The Federal Communications Commission (FCC) needs to hear why the Internet is important to you, how you use the Internet, and what barriers you face to broadband access. As big media pushes policymakers to fully privatize the Internet, and the FCC works against the clock to develop the first ever National Broadband Plan, they need to hear the voices of people of color and the poor.
Take Action, Tell Your Internet Story
Tell your Internet story now! In addition to a brief description of your experience with Internet access, add to our Internet Stories Photo Essay by uploading a photo that helps tell your story.
Broadband in Our Communities
Communities of color, the poor, and other historically under-represented groups face significant barriers to education, economic opportunity, access to services, and democratic participation. Of the 37 percent of U.S. adults that don’t have high speed Internet access, the vast majority are people of color, rural, poor, migrants and refugees, and people who speak languages other than English. Full broadband adoption would help to level the playing field for these communities, and create new platforms for our voices to be heard.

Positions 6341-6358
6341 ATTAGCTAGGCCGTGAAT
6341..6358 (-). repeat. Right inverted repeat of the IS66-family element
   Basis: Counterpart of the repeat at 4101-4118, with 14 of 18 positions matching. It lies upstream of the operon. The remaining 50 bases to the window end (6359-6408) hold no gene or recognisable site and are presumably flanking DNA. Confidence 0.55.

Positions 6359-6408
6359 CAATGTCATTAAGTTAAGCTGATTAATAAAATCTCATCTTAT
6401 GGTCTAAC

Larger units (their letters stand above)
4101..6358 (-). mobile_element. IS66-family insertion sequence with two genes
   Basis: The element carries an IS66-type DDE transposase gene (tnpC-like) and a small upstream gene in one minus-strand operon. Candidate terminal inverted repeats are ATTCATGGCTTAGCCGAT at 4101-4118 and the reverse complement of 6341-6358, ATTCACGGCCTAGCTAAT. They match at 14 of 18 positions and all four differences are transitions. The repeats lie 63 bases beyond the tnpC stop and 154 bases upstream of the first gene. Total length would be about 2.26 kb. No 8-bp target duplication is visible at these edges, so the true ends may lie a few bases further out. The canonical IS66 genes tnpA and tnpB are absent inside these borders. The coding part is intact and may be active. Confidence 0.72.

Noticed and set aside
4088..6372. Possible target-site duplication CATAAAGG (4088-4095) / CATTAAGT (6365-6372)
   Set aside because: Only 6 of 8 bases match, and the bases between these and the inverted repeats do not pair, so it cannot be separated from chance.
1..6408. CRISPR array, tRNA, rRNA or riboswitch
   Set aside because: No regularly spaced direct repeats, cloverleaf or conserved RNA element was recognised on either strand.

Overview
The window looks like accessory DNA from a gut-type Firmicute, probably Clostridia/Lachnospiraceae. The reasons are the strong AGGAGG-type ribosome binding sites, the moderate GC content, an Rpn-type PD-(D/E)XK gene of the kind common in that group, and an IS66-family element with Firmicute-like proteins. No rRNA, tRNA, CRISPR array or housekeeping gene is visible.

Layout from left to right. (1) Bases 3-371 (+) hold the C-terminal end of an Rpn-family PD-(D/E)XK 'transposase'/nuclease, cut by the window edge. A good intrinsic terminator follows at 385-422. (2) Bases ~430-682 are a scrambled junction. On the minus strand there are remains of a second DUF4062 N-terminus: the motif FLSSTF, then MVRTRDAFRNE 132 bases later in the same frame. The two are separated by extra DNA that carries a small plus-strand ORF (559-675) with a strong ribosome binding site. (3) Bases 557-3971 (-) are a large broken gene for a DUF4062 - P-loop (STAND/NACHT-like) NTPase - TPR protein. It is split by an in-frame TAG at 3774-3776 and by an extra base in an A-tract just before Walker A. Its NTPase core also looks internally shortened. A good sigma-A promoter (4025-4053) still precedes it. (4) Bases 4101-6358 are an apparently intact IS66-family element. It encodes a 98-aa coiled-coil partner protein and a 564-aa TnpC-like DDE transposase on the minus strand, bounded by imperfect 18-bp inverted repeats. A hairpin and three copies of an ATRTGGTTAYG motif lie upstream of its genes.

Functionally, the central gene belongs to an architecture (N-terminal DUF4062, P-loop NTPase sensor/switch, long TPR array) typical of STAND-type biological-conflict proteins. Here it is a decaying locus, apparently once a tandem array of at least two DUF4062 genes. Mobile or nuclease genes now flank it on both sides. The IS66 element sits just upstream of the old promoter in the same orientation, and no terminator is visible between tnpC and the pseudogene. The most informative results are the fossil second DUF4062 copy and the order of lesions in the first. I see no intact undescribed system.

Define Broadband as a Universal Service
The Universal Service Fund was established in 1997 to meet the goals of Universal Service as mandated by the Telecommunications Act of 1996. Universal Service is a concept established in 1934 to make rapid, efficient, nation- and worldwide wire and radio communication available to all people in the United States at reasonable rates, without discrimination on the basis of race, color, religion, national origin, or sex.